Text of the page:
At first instance the defence of loss of control was not put to the jury because it was held that section 55(6)(c) prevented it from being so because of the presence of the wife’s sexual infidelity. In the Court of Appeal, the huge difficulty in interpreting section 55(6)(c) was recognised but it was held that the fact that sexual infidelity cannot be considered a qualifying trigger alone does not prevent it falling within the something done or said of a grave character qualifying trigger. If for example, the type of infidelity was sufficiently grave to satisfy section 55(4), section 55(6)(c) would not automatically preclude the defence. Where sexual infidelity provided the context for the loss of control based on another qualifying trigger, the presence of sexual fidelity should not remove the defence. It is only if sexual infidelity was the only reason for the loss of self-control that the limitation would apply. If another reason existed, providing this satisfied the qualifying trigger requirements, the fact that sexual infidelity was also a reason would not prevent the defence from being pleaded.
Normal Degree of Tolerance and Self-restraint
The test that is applied under this provisions is both objective and subjective. The first, objective, element is a consideration of the degree of tolerance and self-restraint of a normal person of the same age and sex as the defendant. Then the subjective circumstances of the defendant must be applied. Section 54(3) provides that these circumstances cannot relate to the defendant’s general capacity for tolerance or self-restraint. This means that a defendant cannot attempt to assert that they are just more short tempered than an ordinary person and therefore more likely to lose self-control. However, this section does not preclude the application of the circumstances to the other elements of the defendant’s character. Therefore, if an action is likely to have a graver impact on the defendant than an ordinary person without a particular characteristic of the defendant, the defendant’s loss of self-control may be reasonable in that circumstance. This means that it is not only the defendant’s age and sex that is a relevant characteristic, but any particular characteristic, save a general incapacity for tolerance, may be relevant.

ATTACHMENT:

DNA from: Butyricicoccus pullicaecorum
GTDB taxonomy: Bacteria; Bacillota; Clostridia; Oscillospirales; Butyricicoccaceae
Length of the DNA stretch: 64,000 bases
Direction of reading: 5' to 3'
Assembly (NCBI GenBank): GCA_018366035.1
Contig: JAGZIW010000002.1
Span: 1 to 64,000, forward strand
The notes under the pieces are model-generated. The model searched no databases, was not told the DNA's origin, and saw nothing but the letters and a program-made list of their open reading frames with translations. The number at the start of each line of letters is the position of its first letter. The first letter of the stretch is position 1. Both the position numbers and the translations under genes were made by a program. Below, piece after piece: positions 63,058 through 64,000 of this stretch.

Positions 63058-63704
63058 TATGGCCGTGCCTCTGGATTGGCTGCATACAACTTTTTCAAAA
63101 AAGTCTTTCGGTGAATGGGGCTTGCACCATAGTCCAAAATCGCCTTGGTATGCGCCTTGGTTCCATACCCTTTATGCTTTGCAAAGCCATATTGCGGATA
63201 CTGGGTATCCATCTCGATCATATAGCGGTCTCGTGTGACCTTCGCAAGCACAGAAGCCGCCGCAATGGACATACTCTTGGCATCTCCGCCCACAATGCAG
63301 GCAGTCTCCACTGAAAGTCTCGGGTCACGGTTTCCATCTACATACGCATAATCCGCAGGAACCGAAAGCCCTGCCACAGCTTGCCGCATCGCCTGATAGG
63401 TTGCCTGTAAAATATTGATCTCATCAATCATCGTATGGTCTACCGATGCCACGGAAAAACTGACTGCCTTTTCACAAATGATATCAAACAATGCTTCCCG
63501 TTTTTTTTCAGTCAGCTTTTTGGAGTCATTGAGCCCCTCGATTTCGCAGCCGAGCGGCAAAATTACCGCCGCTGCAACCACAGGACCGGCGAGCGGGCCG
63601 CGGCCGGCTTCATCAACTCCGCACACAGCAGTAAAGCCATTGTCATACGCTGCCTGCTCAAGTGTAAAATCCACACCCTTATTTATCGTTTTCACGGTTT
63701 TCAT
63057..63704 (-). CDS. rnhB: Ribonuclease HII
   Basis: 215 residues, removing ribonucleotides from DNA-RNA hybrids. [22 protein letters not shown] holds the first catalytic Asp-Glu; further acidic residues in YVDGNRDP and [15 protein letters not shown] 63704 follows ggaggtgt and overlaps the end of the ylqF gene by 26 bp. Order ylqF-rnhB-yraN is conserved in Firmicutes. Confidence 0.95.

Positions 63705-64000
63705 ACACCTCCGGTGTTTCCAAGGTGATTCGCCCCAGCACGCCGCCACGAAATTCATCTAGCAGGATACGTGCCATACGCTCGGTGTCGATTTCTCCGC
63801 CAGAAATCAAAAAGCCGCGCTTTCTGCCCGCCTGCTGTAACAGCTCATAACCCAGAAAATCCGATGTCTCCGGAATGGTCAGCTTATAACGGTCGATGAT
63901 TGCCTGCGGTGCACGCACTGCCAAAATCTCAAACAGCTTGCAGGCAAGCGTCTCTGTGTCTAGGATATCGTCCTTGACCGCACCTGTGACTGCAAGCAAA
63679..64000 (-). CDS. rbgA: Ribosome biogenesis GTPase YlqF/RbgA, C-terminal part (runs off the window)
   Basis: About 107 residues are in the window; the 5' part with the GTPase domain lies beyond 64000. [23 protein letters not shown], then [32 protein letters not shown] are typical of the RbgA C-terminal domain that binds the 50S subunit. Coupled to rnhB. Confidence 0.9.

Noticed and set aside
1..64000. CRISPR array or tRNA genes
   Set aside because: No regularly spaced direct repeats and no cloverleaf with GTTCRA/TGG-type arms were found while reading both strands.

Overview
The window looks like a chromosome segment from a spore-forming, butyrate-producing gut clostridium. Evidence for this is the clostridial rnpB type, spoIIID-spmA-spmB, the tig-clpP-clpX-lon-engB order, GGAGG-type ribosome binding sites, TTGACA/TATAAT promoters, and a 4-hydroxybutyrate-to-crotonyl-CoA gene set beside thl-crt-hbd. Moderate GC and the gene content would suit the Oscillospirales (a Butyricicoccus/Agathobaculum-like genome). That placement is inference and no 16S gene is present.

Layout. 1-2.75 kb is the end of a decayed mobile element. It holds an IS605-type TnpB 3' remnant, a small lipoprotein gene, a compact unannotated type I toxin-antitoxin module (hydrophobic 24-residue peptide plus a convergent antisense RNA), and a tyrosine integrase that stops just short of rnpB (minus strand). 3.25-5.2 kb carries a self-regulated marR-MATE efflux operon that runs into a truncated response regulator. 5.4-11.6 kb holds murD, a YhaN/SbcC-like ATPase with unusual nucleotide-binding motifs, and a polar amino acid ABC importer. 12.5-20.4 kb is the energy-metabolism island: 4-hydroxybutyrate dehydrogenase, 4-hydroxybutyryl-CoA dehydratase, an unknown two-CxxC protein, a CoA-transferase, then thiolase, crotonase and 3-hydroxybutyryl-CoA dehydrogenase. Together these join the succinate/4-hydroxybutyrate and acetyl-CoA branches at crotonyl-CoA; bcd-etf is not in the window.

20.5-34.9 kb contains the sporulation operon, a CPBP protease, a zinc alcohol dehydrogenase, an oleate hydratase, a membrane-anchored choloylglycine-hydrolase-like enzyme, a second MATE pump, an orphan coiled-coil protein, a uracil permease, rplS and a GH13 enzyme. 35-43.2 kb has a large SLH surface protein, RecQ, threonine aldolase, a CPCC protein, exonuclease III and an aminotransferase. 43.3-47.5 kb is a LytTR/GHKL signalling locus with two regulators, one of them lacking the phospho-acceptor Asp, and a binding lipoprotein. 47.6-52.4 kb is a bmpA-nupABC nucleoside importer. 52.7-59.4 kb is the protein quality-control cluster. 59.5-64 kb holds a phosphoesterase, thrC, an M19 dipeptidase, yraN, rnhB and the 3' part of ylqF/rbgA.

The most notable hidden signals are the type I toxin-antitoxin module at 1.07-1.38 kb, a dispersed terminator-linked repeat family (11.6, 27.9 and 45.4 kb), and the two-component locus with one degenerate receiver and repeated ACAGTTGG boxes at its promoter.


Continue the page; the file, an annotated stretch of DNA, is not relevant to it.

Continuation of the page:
The final requirement under this head, is that the jury must be satisfied that an ordinary person would have acted as the defendant did in these circumstances. This suggests that the type of action carried out by the defendant is relevant. In other words, once it has been established that the defendant reasonably lost self-control in the circumstances, the defence may still fail if the jury believes that the defendant’s actions, despite the loss of self-control, are beyond what a reasonable person would have done in the circumstances. The existence of the loss of self-control, even if reasonable, is not sufficient to allow the defence to succeed.